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Interview: Dina Asfour, Founder of Palestinian Tatreez Workshops

Dina is a force of nature! We met through a mutual friend and the spark was immediate. When I found out that she hosted workshops on the Palestinian art of tatreez I was so excited to attend one. Her knowledge and passion was so infectious and I had the most magical afternoon. It was a great pleasure have her share some more information about herself and the workshops below.

Could you please tell us a bit about yourself and your heritage?

I am Spanish-Palestinian and very Palestinian in my heart and soul. My dad is from the famous knafeh city, Nablus, and my mum is from sunny Spain.

I was born in Toledo, a very romantic city with a lot of Arab influence in the architecture. I always wondered if this helped my dad to feel a bit more at home after becoming a refugee, having to leave his family, city, and life behind.

I spent a few years in Toledo but shortly after the whole family moved to a small village in the south of Spain, and what the chances, we found a Palestinian community that became like family for us. I grew up in this environment with gatherings at home, long nights drinking tea and listening to ‘’Dalouna’’ while my parents talked about the situation back home.

Palestine was always at the heart of my life. Ever since I can remember I have always felt Palestinian and my dad remembers every day what it means to be Palestinian: endurance, kindness, and resilience.

Due to the economic situation in Spain, I decided to try my luck in London, and I have always believed that thanks to my "Palestinian-ness" I was able to overcome the obstacles that I found as an immigrant in this country. I have found great friends and a community where I feel close to my roots.

Being Palestinian for me has two faces, on the one hand, it has given me a great understanding of those who are a minority and in need – helping them is my motivation in life. At the same time, now as an adult, I also feel resentment towards the world that is letting my people down. However, I would not have it any other way.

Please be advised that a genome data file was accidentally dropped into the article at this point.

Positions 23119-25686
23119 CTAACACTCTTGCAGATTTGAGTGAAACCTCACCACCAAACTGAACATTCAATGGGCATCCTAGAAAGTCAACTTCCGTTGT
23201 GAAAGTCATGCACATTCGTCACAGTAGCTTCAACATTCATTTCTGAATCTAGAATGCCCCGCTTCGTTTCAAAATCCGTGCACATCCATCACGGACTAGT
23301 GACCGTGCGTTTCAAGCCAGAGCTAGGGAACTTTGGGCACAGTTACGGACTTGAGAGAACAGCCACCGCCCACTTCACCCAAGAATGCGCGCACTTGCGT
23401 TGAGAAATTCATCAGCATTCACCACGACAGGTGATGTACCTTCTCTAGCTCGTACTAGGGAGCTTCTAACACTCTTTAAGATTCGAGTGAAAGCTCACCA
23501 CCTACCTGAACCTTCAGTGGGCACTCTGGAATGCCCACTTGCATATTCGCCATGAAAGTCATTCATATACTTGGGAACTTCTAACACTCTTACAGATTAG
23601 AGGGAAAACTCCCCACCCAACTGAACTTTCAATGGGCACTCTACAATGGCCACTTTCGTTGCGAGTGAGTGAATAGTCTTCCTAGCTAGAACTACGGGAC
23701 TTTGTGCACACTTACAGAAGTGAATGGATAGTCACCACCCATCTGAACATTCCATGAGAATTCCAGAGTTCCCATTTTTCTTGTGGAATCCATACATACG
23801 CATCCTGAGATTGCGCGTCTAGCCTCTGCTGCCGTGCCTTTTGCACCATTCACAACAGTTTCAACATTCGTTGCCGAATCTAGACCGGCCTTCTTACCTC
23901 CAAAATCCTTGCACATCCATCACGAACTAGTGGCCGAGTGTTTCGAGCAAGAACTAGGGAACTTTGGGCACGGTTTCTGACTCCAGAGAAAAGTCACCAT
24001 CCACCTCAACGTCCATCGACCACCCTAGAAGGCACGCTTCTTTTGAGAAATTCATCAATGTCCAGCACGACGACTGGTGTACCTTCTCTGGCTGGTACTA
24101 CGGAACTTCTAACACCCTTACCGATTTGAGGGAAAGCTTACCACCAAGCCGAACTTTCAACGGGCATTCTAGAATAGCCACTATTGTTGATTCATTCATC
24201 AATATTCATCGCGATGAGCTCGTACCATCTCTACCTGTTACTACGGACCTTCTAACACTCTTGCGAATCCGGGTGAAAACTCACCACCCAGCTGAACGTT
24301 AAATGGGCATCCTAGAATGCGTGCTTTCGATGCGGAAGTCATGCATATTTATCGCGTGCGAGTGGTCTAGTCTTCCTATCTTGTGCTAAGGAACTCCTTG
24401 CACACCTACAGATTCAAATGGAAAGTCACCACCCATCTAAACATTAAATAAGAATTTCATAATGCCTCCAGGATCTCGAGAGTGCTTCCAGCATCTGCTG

Could you please share a bit more about why you decided to create your workshops and what you teach at them?

During lockdown I started feeling a sort of identity crisis. Palestine felt so far from me despite my daily practice of activities such as cooking Palestinian food, learning the language, or watching movies on Netflix about Palestine. I couldn't find the words to express what I was feeling, the feeling of powerlessness after seeing the news in May 2020 about Gaza, Silwan, and Sheikh Jarrah (once again).

I have always been a very creative person that loves doing things with my hands, so I decided I was going to learn tatreez and after various attempts, I got my first decent piece. I understood the deeper meaning of tatreez as a way to understand our identity and preserve the Palestinian identity, at the same time it was a way to calm me down and create something that reflects my identity, something that nobody could take away from me.

I had the idea to start the workshops to pass this art onto others as a way of legacy of my Palestinian identity, I believe that this is an artform that when you grow up in the diaspora can easily get lost, for me is very important to pass this to others because every motif tells a story and is a written proof of our existence.

My workshop is for everyone interested in learning tatreez and Palestinian history, I teach the basic technique and share tips and motifs history with others. Recently I and a friend started a tatreez circle that runs once a month.

 

What books would you recommend to learn more about beautiful Palestinian art, culture, politics?

I really recommend reading “Being Palestinian: Personal Reflections on Palestinian Identity in the Diaspora” by Yasie Suleiman. This book helped me understand all the feelings that I have about my identity and to understand what is to be Palestinian. It is a compilation of testimonies from other Palestinians about what it means for them to be Palestinian.

 

What item of stationery could you not live without?

I could not live without sticky notes. I had 1000 thoughts a day and I love to write notes and stick them on my desk. I usually write just one word without much explanation, but I know I will understand what it means, like a sort of coding.

 

What is your favourite Palestinian dish?

I love a very particular food called akkub which is a cardoon that grows in the mountains of Palestine and is also very famous in Nablus. It is part of a very special meal made with yoghurt and lamb, and of course, you will eat it with rice. It is delicious!

 

How can people sign up and attend your workshops?

At the moment I am taking orders and organising workshops through Instagram, and people interested can message me @zaytun_es.